Australia

Peter Dutton speaks in Australia's parliament.

Will Australia’s New Defense Minister Play Bad Cop to China?

Peter Dutton stopped the refugee boats. His next job is stopping Beijing’s maritime militia.

Supporters of the Hong Kong pro-democracy protesters in Sydney.

Australia Is Under Pressure to Implement Magnitsky-Style Laws

Both Washington and the Australian public want more sanctions on China.

A still from Pacific Rim: The Black.

Small Stories in an Age of Giant Monsters

The new Netflix show “Pacific Rim: The Black” finally lives up to the franchise’s internationalist potential.

U.S. President Joe Biden talks to the leaders of India, Japan, and Australia at the Quad summit.

Quad Summit’s Vaccine Deal Is Biden’s Bold First Move in Asia

It’s a smart step to counter China, but the next ones won’t be as easy.

Chinese aircraft carrier Liaoning arrives in Hong Kong.

Friday’s Quad Summit Will Show if It’s Just a Talking Shop

The fledgling Indo-Pacific alliance needs a mission—and its only meaningful one is maritime security.

Indian Foreign Minister Subrahmanyam Jaishankar, Japanese Foreign Minister Toshimitsu Motegi, Japanese Prime Minister Yoshihide Suga, Australian Foreign Minister Marise Payne, and U.S. Secretary of State Mike Pompeo pose for photographs before a Quad Indo-Pacific meeting in Tokyo on Oct. 6, 2020.

Getting the Quad Right Is Biden’s Most Important Job

The Quadrilateral Security Dialogue is the best hope for standing up to China.

A message is seen on the Facebook mobile app in Melbourne on Feb. 18.

Why Facebook Is Right to Pull the Plug on Australia

This isn’t about regulating Big Tech. It’s about fleecing foreigners for news that Australians no longer want to pay for.

The Sydney Morning Herald Facebook page is seen blank on February 18, 2021 in Sydney, Australia.

Facebook vs. Australia: What Happens When Big Tech Comes for the News?

Lisa Davies, the editor of the Sydney Morning Herald, talks to Foreign Policy about Facebook’s decision to block news for its users in Australia.

A woman passes the Google booth at the China International Import Expo in Shanghai on Nov. 5, 2018.

Australia Is Ground Zero in the Global Battle Against Google

A proposed law would shake the global internet—and put the Biden team’s Silicon Valley friendships to the test.

Protesters prepare to burn an effigy of Chinese President Xi Jinping during an anti-China protest in Siliguri, India, on June 17, 2020.

Why Attempts to Build a New Anti-China Alliance Will Fail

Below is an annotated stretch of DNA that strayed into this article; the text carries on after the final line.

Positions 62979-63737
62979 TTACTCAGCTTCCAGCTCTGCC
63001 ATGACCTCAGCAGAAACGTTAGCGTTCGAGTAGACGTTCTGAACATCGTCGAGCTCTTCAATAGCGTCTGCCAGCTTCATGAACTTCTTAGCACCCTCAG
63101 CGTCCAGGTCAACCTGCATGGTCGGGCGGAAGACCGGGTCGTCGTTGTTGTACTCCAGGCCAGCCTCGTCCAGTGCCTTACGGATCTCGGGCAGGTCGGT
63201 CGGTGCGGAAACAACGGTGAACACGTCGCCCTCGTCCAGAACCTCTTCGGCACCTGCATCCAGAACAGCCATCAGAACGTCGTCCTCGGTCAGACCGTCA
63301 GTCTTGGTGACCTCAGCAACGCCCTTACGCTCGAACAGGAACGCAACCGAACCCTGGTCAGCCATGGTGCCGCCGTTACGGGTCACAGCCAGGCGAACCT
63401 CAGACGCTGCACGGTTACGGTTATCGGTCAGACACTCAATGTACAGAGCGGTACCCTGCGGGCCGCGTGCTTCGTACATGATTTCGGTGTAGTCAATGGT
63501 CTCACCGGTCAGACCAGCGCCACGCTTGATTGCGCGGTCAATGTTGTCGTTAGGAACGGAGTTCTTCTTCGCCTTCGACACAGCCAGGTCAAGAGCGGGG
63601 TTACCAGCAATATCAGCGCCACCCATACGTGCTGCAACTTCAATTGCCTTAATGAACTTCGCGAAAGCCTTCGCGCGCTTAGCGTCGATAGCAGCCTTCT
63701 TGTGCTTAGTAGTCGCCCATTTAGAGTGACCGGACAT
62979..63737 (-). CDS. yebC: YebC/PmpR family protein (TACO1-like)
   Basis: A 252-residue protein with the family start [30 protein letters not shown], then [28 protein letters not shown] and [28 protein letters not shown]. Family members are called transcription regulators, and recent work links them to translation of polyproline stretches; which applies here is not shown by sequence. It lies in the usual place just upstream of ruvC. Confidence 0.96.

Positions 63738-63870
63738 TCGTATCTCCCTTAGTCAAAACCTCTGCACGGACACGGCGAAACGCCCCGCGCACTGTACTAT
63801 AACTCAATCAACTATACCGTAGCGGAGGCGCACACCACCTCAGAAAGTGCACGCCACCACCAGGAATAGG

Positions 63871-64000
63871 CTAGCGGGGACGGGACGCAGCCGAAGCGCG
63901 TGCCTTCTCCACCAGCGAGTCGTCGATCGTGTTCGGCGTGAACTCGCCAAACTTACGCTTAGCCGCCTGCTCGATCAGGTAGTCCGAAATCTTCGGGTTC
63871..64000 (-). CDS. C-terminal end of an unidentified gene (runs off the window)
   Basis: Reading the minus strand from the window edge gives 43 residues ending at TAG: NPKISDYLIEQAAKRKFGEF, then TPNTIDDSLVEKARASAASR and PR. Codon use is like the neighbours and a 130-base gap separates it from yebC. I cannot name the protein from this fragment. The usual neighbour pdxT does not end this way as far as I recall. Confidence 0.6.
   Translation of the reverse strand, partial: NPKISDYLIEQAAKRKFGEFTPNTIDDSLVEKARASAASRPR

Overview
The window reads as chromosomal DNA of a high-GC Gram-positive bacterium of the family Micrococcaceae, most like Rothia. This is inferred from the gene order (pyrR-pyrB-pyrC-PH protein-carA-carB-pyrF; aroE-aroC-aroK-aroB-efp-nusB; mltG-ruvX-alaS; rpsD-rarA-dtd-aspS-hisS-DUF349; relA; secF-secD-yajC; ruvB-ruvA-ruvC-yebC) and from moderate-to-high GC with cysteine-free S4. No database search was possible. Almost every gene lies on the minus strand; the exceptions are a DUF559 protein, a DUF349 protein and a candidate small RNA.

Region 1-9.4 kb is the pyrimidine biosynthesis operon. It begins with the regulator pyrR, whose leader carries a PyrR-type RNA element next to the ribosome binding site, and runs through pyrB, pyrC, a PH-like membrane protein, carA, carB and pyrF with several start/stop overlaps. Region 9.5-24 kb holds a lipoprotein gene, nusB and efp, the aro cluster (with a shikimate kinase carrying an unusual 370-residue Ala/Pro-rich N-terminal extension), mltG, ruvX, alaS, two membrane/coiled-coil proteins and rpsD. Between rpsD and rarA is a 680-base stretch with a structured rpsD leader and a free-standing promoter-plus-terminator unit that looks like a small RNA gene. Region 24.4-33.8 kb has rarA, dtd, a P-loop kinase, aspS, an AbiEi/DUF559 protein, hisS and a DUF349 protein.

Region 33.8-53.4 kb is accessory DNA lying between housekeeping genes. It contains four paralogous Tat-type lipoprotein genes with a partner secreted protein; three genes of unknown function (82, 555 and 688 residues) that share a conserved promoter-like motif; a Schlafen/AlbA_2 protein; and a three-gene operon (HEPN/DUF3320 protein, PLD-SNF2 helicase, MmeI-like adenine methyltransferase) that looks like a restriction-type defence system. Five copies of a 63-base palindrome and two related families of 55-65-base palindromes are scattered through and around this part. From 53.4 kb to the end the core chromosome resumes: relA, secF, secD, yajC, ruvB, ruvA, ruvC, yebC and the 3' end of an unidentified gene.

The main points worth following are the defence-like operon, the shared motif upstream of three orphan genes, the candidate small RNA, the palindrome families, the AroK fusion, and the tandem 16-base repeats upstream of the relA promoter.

The big strategic game in Asia isn’t military but economic.

Pro-China activists in Australia

Biden’s First Foreign-Policy Crisis Is Already Here

China’s threats against Australia cannot go unanswered by the United States.

Winemaker Adrian Brayne handles wine stock in the processing building at Obsession Wines on Nov. 24, 2020 in Tumbarumba, Australia.

The United States Needs More Wine to Stand Up to Chinese Bullying

Strategic economic reserves can allow Washington to bolster smaller countries like Australia.

Indian Prime Minister Narendra Modi and Chinese Premier Li Keqiang during the Regional Comprehensive Economic Partnership (RCEP) summit in Bangkok on Nov. 4, 2019.

Cutting Through the Hype on Asia’s New Trade Deal

The RCEP truly is a China-style trade agreement: platitudinous and ineffective.

A French Rafale fighter jet prepares to land on the aircraft carrier "Charles de Gaulle" during a joint Indo-French naval exercise off Goa, India, on May 9, 2019.

The Quad’s Malabar Exercises Point the Way to an Asian NATO

India, Japan, Australia, and the United States have a good model if they want to keep the peace without threatening China.

Indian Minister of External Affairs Subrahmanyam Jaishankar, Japanese Foreign Minister Toshimitsu Motegi, Japanese Prime Minister Yoshihide Suga, Australian Foreign Minister Marise Payne, and U.S. Secretary of State Mike Pompeo before their meeting in Tokyo on Oct. 6.

Team Biden Should Start With an Asia Pivot 2.0

U.S. policy to contain China will require a lot more continuity with Trump than Biden’s backers would like to admit.

Chinese Premier Lie Keqiang and Australian then-Prime Minister Malcolm Turnbull during a state visit in Sydney on Mar. 25, 2017.

China Learns the Hard Way That Money Can’t Buy You Love

Few countries have soured more rapidly against China than Australia, as decades of influence-building by Beijing come to naught.

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